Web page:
'Where, I ask, is the soul in all this? Could it be that all the energy I have devoted over the years to schemes for accreditation and recognition, all the many hours spent in committees and in working parties ... instead of improving the quality of therapy and enhancing the well-being of both therapists and clients has led instead to the creation of an exclusive professionalism and added anxiety, competitiveness and the fear of judgement to the lives of those who were previously lovingly and conscientiously responding to the needs of their clients?' (Thorne, 1997, p.147).
The proponents of professionalisation have so far lost the argument - partly because they have chosen not to join it. Unfortunately, though, arguments are not everything; tremendously powerful forces are involved. At bottom, psychotherapy and counselling are reflecting the values of capitalist society at the end of the 20th century: standardisation, form over content, 'give the customer what they want (and never tell them about other possibilities)'. The one argument to which professionalisers return again and again is a sad but effective one: it is bound to happen. There is no alternative.
This is not wholly the case. Certainly there is and will continue to be 'professionalised' psychotherapy and counselling: hierarchical, consumer-driven and shored up by an easy scientistic posture of expertise. It seems likely, though, that other forms of practice and organisation will in fact survive, and even flourish. As Foucault (1992) tells us, power and resistance are inseparable: every form of control and centralisation immediately creates an uncontrollable margin. Many practitioners from all schools have revolted against professionalisation, because it so directly flouts all their 'local knowledge'-what they have learnt in practice about the interactions which are central to their craft; and because it means organising collectively in a way which actively contradicts their skilled understanding of human nature and human groups. Some are already grouping together to do something else: at least one organisation, the Independent Practitioners Network, is striving to create forms of accreditation and validation which emerge from, rather than flout, therapeutic practice - in this case, based on a network of peer groups (Totton, 1998).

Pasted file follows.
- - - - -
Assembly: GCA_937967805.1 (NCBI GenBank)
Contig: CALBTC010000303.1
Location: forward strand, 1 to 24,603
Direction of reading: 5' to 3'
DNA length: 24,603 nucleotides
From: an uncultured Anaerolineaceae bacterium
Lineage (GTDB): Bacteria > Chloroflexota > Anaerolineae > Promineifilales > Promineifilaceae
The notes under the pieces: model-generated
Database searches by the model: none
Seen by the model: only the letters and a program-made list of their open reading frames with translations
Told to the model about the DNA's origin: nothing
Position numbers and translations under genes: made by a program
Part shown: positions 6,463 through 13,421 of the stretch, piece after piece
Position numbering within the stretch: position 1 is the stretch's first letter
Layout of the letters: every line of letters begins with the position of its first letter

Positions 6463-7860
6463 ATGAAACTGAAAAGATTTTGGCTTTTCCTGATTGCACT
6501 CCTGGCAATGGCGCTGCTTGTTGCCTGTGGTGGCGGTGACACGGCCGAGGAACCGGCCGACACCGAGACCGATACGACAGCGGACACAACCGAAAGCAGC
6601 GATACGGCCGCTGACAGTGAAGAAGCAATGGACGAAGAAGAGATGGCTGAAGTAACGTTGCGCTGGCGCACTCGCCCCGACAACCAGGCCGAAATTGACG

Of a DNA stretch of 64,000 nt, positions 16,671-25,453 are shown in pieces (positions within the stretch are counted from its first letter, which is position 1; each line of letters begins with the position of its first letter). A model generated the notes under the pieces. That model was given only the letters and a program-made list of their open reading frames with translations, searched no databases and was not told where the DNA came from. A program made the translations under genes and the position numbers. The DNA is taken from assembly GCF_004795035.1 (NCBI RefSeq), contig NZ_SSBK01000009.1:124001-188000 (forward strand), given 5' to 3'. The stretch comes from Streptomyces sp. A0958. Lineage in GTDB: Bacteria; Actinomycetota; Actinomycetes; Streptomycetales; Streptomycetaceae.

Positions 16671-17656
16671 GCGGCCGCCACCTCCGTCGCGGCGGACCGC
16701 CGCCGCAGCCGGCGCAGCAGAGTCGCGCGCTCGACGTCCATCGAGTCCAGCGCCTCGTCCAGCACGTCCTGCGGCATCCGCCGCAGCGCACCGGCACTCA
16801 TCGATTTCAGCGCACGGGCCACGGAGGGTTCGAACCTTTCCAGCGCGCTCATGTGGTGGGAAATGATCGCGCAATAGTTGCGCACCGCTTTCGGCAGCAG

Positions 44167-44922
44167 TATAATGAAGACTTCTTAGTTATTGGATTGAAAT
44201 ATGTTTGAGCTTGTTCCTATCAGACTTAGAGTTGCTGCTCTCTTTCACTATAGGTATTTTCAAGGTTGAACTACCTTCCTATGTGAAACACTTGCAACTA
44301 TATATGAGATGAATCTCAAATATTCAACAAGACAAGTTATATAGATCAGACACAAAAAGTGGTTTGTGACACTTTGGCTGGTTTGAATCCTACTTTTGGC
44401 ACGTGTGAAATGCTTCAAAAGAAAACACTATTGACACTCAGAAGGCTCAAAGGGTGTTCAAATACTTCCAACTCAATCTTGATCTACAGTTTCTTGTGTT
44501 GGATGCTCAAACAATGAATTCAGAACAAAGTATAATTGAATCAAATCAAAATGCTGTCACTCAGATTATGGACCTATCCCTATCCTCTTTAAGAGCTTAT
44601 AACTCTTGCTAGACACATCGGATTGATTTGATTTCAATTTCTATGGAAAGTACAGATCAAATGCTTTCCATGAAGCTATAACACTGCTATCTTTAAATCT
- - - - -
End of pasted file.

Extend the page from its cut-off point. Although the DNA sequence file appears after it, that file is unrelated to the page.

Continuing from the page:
It is inappropriate to take some sort of Luddite stance, mourning the loss of the Good Old Days: they were never that good, in our field or any other. Local knowledges have traditionally been hamstrung by lack of meta-perspective, of the understanding that they are in fact local knowledges; without this awareness, they become dogmas and rituals, preventing the development of new and better ways. The professionalisation debate has, not always intentionally, cast a great deal of light on hitherto 'unconscious' aspects of our work-including aspects, like lack of accountability, that urgently need changing. We cannot go back to the past. The issue is about the future; and the future of psychotherapy and counselling, just like the future of our society in general, is still in contest.
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This article first appeared in the British Journal of Guidance and Counselling Vol 27, No3,1999